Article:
Friday, July 31, 2009


The last time I was on roller skates was years ago before I upgraded to roller blades and then abandoned said blades, so at least 12 or 13 years. I've forgotten a lot in that time.

  • The only way to get anywhere to to get out there. Sitting on the sidelines and watching people fly by is unsatisfying at best.
  • You may fall, it's true, but more likely than not, you'll wobble, adjust, and move on, pride the only injury.
  • Let the glide take you, as scary as that feels to relinquish the illusion of control. You may not go in exactly the direction you wanted, but fighting it is an invitation to stumble or unbalance yourself.
  • Don't think; do. Skate, and don't stop to over-analyze because that too is an invitation to falter.
Of course I'm still talking about roller skating. Whatever else would I be talking about?

Now playing: Soul Asylum - Runaway Train (live)
via FoxyTunes

Monday, July 27, 2009


Earlier in the summer, some weeks ago, I started taking regular walks in the evenings. They started as rambling strolls through a local park. I got a pedometer and was excited to see how far I could walk, further than I realized I could comfortably walk. Then I started timing my walks and was more thrilled to discover how briskly I could walk. I try each evening to either meet my personal mark or exceed it, whether the walk is 2 miles, 3 miles, or 4 miles.

On these walks, I started seeing some familiar faces--the mother and father with the child carriers on the backs of their bikes, the son on dad's bike, daughter on mom's. The joggers. The husband and wife; he never waves, but she waves in spite of the walking stick she's got propped behind her head with her arms drooped over it.

They come and go. I don't see them every night I go out there, due in part to a number of factors--sometimes I only get out a few nights a week, sometimes I rush at the last minute and finish just at the cusp of dark, and other nights I head out early. But I see one guy just about every night I'm out there. He's a bit of an older gentleman, greying hair, always in the same almost-uniform--white T-shirt, black shorts, black sneakers, sunglasses and baseball cap. He seems grim, or perhaps just determined, perhaps out walking to ward off the threat of a heart attack. He never waved back when I did as we inevitably passed.

Until a week ago or so. I've been trying to build running into my routine. 45 seconds, and I'm winded. On a good spell, I can hit a bit over a minute before I have to stop. On one such evening, we crossed paths, him walking steadily, me running and running out of steam at that. I raised a hand in acknowledgment as I passed. I don't know what changed things, but now when we pass, he raises his right hand in a half wave.

Now playing: Ani DiFranco - Everest
via FoxyTunes

Monday, July 20, 2009

Dork badge, plz.

I gleefully bought Pride and Prejudice and Zombies almost as soon as I heard about it. I devoured it as a zombie devours brains: with relish (figurative, I might add, not literal). Zombies aside, it was quite faithful to the original novel.

I can only hope the forthcoming Sense and Sensibility and Sea Monsters will be as delightful. I shall find out when I purchase it in September.

Monday, July 6, 2009


I've tossed practicality to the wind if only for one crochet project: I made a doily.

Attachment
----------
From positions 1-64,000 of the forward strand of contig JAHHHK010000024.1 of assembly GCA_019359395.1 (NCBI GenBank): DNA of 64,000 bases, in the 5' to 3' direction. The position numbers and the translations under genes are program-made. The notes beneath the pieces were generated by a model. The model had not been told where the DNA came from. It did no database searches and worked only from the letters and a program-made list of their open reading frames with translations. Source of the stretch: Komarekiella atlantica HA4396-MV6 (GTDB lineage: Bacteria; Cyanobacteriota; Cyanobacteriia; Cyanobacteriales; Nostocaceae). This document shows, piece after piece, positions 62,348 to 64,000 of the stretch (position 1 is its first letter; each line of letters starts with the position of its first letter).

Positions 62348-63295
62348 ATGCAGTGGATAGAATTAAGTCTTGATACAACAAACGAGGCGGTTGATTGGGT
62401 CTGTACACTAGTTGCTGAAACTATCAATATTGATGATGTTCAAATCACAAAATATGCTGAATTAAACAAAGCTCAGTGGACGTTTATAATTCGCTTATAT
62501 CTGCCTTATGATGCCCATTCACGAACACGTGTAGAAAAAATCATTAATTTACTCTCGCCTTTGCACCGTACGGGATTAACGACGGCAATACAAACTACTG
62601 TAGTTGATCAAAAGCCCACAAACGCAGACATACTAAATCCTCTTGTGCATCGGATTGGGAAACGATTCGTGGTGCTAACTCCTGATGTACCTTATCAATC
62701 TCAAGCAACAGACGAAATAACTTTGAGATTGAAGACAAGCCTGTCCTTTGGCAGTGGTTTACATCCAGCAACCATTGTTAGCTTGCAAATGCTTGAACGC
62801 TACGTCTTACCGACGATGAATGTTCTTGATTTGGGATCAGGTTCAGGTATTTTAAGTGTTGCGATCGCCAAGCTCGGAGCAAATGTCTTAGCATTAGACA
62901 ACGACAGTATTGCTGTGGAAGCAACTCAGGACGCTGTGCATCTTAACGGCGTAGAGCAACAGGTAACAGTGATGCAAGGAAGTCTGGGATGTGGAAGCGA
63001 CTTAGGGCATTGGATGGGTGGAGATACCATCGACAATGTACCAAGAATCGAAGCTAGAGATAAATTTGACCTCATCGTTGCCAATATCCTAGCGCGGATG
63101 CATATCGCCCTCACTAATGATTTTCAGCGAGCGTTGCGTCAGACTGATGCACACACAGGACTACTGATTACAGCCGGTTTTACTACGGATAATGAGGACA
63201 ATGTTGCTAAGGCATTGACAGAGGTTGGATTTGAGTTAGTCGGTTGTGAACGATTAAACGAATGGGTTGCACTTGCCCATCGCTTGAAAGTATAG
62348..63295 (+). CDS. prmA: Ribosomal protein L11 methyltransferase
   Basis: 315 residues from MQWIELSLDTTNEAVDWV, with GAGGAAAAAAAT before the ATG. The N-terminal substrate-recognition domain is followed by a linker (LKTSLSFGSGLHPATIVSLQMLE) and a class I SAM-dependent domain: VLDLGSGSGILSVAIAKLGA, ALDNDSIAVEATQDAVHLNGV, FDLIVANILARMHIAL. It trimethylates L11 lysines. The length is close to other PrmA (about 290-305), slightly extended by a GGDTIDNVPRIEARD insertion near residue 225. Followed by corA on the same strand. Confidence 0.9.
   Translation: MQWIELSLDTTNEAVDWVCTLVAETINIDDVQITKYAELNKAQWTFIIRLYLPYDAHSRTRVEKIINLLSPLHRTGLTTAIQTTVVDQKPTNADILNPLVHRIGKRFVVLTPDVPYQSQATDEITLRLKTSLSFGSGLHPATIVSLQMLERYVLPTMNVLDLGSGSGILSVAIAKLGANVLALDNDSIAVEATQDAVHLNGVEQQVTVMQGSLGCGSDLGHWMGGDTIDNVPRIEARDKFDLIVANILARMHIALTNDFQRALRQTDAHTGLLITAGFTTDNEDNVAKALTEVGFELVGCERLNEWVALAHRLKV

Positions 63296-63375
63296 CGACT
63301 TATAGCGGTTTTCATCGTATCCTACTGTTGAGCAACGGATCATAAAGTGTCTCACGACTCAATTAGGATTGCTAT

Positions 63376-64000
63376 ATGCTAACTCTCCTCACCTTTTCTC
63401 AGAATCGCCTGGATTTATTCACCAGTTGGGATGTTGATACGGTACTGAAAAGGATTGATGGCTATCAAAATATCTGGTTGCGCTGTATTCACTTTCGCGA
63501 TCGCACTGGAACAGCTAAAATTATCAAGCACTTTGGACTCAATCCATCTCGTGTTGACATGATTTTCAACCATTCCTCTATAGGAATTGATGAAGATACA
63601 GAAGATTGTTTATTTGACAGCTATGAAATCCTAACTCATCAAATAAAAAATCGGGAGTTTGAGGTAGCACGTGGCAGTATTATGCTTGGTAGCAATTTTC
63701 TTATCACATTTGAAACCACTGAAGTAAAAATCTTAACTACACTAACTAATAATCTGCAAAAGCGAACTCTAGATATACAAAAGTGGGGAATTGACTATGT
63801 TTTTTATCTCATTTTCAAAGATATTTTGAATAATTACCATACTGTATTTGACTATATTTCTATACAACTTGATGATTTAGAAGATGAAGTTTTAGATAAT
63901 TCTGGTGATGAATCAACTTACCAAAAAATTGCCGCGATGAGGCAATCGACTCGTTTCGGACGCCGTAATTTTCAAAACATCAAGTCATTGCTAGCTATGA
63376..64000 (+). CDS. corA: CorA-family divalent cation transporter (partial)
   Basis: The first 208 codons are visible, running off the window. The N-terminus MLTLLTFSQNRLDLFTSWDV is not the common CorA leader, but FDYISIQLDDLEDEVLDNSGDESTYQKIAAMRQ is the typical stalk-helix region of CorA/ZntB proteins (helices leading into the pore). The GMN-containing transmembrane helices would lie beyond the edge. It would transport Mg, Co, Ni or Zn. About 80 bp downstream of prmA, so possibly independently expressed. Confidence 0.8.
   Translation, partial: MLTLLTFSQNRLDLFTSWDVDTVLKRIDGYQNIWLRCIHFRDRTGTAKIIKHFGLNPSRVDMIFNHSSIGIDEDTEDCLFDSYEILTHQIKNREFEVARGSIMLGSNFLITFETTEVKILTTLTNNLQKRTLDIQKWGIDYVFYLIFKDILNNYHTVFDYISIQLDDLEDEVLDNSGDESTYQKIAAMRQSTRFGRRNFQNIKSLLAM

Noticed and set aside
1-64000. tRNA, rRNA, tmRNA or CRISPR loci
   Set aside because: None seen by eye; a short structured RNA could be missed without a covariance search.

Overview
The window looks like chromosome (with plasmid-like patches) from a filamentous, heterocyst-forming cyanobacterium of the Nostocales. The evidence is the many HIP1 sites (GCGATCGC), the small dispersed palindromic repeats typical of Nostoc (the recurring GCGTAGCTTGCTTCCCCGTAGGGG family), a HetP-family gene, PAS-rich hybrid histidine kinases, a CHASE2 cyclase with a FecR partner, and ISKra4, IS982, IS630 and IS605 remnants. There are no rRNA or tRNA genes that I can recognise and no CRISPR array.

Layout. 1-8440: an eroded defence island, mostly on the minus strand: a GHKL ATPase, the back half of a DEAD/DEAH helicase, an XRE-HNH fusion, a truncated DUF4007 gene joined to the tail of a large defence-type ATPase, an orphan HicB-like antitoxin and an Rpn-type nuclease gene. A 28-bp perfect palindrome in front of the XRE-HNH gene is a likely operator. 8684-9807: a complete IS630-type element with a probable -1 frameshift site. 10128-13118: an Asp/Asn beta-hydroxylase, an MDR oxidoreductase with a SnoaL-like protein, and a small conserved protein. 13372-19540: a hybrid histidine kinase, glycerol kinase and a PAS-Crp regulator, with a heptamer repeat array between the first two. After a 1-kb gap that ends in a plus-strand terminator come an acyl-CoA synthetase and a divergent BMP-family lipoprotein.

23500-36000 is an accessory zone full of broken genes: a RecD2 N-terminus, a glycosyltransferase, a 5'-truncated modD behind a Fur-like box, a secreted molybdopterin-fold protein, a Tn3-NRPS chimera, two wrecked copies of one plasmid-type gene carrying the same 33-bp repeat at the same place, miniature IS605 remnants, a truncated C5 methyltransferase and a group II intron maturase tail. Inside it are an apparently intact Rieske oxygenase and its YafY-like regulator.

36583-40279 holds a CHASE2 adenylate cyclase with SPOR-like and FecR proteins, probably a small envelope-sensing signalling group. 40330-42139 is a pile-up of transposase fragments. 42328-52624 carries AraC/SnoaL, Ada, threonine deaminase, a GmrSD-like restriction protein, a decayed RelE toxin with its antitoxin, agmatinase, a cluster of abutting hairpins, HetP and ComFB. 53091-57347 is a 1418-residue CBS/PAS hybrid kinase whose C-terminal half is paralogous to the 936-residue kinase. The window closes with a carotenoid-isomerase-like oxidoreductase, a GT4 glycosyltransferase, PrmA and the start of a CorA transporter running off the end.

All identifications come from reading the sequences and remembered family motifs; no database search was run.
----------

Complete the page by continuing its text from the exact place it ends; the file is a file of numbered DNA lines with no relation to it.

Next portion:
Now it's back to more practical things. Still, it was an interesting experience and not a painful one as I half expected it to be.

Thursday, July 2, 2009

Piece of history

Thirteen--or possibly fourteen--years ago, I remember hearing my parents' voices drift up from the basement. They were up to something, and there was a sheet-covered lump which I was instructed not to look at in the corner room of the basement. I was actually a pretty obedient child; I didn't look. I was also the sort of child to be delighted with something perhaps not many other children would be so delighted by: a desk of my very own complete with a matching chair. In retrospect, I think it may have also had a lamp with a swively neck, but it's been long gone.

It was a simple, small affair, white top, black metal legs and shelves underneath. It wasn't much, but it was mine, and I got quite a bit of use out of it. For years, I did my homework on it--the last of elementary school, the bit of middle school I did under my mother's tutelage, and the high school I did through correspondence. In the high school years, I think, I moved my desktop PC onto it, still getting quite a bit of use out of it. High school became community college, which led to university and grad school. Still my desk was there, ready for use. I eventually moved the tower to the floor, leaving some room to sprawl my papers out as I worked. At the end of grad school, I got a laptop, conserving more space and allowing for greater sprawl and spreading out of papers, both my own and those of the students I was beginning to teach. Grad school ended, I continued teaching, quit teaching, then went back to teaching, and I did a bulk of my prep work and grading at that same desk I got as a child.

And mind, it is a child's desk. My knees haven't fit comfortably under it for a long time, resulting in some not-so-pleasant knocks if I got up too fast, and the scant cushion on the chair has long worn thin. I've been thinking for a while to upgrade to a larger, sleeker model. I made up my mind to do so, changed it, and reversed course yet again. I half-heartedly skimmed ads and perused floor models when I saw them. Nothing shrieked at me, so I let it go.

Until today. I found a desk worthy of my patronage. The chair isn't the first one I fell in love with, but it's cushier than the old one by far. I hope I get a good 13 (or 14) years out of this one too. And I also hope, given that there's a lot of life still in that old, small desk, that someone else will love it as I have.